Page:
“It’s where I live. It’s where my family live.”
Sometimes it’s not what people say, it’s the way they say it.
And when Welsh rugby legend Graham Price says this about Pontypool in South Wales, the context is clear.
It’s where he grew up, where he watched his heroes on the local rugby field, where he played his junior rugby, where he broke into the senior side and scored a try on his debut, where he played for twenty three years. Becoming an integral part of not just the successful Wales team of the 1970s, but a British Lions stalwart too.
Like many old rugby clubs, Pontypool RFC has been the focal point of the community for more than a century. More than a sports club, just like rugby is more than a game in this country.
But the glory days have long gone, as the emphasis was placed on regional rugby, marginalising the proud clubs in the valleys, making the world-class welsh club side a thing of the past.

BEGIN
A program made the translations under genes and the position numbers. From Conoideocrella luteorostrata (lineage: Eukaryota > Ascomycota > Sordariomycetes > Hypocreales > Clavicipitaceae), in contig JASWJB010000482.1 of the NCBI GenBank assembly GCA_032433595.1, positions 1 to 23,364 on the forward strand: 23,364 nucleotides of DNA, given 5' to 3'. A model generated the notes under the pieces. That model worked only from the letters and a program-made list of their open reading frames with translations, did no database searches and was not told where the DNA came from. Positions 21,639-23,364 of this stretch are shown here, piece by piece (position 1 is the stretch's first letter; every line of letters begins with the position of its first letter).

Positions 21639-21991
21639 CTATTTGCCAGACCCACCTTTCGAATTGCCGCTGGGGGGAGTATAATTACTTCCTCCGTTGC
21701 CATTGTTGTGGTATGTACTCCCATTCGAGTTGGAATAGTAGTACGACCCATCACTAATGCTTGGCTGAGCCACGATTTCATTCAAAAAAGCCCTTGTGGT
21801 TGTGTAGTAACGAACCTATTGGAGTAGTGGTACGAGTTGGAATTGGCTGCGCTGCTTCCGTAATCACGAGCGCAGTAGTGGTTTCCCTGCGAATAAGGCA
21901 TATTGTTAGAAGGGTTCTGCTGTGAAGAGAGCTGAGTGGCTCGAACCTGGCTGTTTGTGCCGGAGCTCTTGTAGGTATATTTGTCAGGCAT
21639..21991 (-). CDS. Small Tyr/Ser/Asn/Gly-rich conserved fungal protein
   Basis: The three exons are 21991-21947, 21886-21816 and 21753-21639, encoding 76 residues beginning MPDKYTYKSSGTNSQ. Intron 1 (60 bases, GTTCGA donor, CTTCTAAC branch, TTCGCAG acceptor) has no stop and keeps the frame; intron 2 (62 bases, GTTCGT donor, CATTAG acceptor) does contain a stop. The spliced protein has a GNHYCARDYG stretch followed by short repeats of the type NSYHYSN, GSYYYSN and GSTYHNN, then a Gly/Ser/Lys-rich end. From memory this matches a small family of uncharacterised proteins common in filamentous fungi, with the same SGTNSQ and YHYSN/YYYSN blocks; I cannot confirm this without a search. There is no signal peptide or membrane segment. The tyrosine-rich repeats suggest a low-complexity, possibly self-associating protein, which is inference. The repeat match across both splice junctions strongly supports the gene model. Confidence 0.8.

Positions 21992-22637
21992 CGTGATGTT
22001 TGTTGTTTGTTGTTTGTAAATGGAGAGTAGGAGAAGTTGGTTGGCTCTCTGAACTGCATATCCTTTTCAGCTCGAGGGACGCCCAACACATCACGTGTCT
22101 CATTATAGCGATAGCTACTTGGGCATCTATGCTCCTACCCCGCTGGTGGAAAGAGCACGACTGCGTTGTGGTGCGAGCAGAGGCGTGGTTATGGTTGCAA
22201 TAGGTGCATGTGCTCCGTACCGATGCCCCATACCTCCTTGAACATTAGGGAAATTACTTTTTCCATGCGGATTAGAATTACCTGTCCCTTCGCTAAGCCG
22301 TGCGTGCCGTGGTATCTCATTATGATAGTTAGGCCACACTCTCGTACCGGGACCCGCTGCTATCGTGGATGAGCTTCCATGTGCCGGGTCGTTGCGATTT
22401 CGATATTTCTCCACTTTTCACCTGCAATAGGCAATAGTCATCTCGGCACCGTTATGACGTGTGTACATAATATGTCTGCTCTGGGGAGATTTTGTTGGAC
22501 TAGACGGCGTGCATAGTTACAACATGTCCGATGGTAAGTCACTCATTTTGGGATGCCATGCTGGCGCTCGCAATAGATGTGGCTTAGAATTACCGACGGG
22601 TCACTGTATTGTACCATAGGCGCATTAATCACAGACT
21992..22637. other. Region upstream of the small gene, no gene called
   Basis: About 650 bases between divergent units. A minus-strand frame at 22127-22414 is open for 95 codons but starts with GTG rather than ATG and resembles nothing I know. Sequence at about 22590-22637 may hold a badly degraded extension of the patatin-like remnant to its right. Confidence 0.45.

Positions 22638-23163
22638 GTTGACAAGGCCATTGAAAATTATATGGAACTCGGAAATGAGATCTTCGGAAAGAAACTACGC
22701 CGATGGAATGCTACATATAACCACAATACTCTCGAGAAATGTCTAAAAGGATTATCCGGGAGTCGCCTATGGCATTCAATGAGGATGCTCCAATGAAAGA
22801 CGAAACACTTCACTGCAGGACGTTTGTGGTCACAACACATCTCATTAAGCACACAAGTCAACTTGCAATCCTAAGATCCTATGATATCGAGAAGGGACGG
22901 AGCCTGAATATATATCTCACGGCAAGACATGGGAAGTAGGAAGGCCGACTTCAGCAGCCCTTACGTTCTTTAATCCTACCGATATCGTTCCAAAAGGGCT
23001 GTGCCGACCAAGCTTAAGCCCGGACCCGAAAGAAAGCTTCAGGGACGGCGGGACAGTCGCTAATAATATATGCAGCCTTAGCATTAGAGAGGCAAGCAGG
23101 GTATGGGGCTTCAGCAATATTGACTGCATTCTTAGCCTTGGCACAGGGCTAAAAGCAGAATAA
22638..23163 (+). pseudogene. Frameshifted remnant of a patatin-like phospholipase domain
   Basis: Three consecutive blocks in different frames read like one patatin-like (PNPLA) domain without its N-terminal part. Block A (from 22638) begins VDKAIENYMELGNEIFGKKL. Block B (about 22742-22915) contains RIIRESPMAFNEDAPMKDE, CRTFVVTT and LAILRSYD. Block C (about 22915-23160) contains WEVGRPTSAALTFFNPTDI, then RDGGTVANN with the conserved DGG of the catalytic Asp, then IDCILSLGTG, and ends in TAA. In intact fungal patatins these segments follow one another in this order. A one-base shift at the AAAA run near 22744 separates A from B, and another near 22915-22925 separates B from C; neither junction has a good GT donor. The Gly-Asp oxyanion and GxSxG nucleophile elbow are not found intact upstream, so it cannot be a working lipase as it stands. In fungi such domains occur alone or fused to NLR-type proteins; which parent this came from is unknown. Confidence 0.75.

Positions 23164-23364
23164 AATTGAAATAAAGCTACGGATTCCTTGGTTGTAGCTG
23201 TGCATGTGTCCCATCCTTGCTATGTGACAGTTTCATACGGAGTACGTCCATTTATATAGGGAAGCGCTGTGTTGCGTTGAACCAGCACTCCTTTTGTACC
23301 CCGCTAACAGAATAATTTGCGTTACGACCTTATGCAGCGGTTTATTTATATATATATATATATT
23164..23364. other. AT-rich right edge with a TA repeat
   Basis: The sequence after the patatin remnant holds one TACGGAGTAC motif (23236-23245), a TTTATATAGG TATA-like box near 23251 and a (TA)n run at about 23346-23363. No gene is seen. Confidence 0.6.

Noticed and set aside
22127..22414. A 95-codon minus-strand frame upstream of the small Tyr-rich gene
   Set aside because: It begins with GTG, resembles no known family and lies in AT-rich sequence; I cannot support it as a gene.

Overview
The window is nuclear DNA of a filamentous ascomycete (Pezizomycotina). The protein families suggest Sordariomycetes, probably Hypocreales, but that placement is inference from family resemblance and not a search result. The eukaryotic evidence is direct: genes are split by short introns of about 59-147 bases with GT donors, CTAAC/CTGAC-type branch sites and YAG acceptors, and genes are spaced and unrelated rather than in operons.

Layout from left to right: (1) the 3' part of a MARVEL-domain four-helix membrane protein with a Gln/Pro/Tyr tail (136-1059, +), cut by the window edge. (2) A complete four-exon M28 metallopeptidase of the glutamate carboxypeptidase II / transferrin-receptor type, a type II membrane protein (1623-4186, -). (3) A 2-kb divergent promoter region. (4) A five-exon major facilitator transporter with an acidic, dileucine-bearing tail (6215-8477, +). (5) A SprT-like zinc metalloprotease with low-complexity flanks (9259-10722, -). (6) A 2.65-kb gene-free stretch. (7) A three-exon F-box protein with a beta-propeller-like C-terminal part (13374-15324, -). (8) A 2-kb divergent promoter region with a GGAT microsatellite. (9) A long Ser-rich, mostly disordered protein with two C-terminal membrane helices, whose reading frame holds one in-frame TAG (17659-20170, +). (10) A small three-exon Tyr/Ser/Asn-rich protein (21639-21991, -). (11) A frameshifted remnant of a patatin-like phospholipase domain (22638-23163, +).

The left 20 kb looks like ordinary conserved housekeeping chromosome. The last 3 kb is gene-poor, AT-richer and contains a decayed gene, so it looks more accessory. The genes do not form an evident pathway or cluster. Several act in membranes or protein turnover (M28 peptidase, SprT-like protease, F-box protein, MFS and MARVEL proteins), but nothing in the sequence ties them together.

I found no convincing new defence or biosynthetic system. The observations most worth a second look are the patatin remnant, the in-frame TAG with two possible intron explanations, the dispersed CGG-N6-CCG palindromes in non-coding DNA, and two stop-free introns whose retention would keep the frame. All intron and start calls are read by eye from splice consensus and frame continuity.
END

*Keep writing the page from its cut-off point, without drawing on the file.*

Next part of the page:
The jobs in mining and steel disappeared in this town of under 40,000 people in South Wales, and Pontypool RFC would have gone the same way if it wasn’t for the Jeffreys family.
Pontypool were effectively left to fend for themselves and with support and finances drifting away they faced extinction two years ago. A legal battle with the Wales Rugby Board was lost and they lost their former status as a premiership club.
In the blood
But supporter Peter Jeffreys provided money that wasn’t forthcoming from the WRU. Pontypool RFC is in the blood, support passed from generation to generation like a rugby ball that no-one wants to drop. It means too much. What made this businessman did deep to save the club?
”It was an emotive thing. My father used to bring me to watch since age of five,” says Peter.
“The club was a week away from being wound up and I had the resources to do something about it. I couldn’t leave it floundering and disappearing, it would have been a great loss to the town and community.”
No-one would blame his son Ben for taking a misty-eyed romantic approach to his role as Corporate Director of the club, instead I find him embracing hard-nosed business. The community here have got hope with him looking to the future, as a recent polite but hard hitting letter to WRU chief Roger Lewis showed.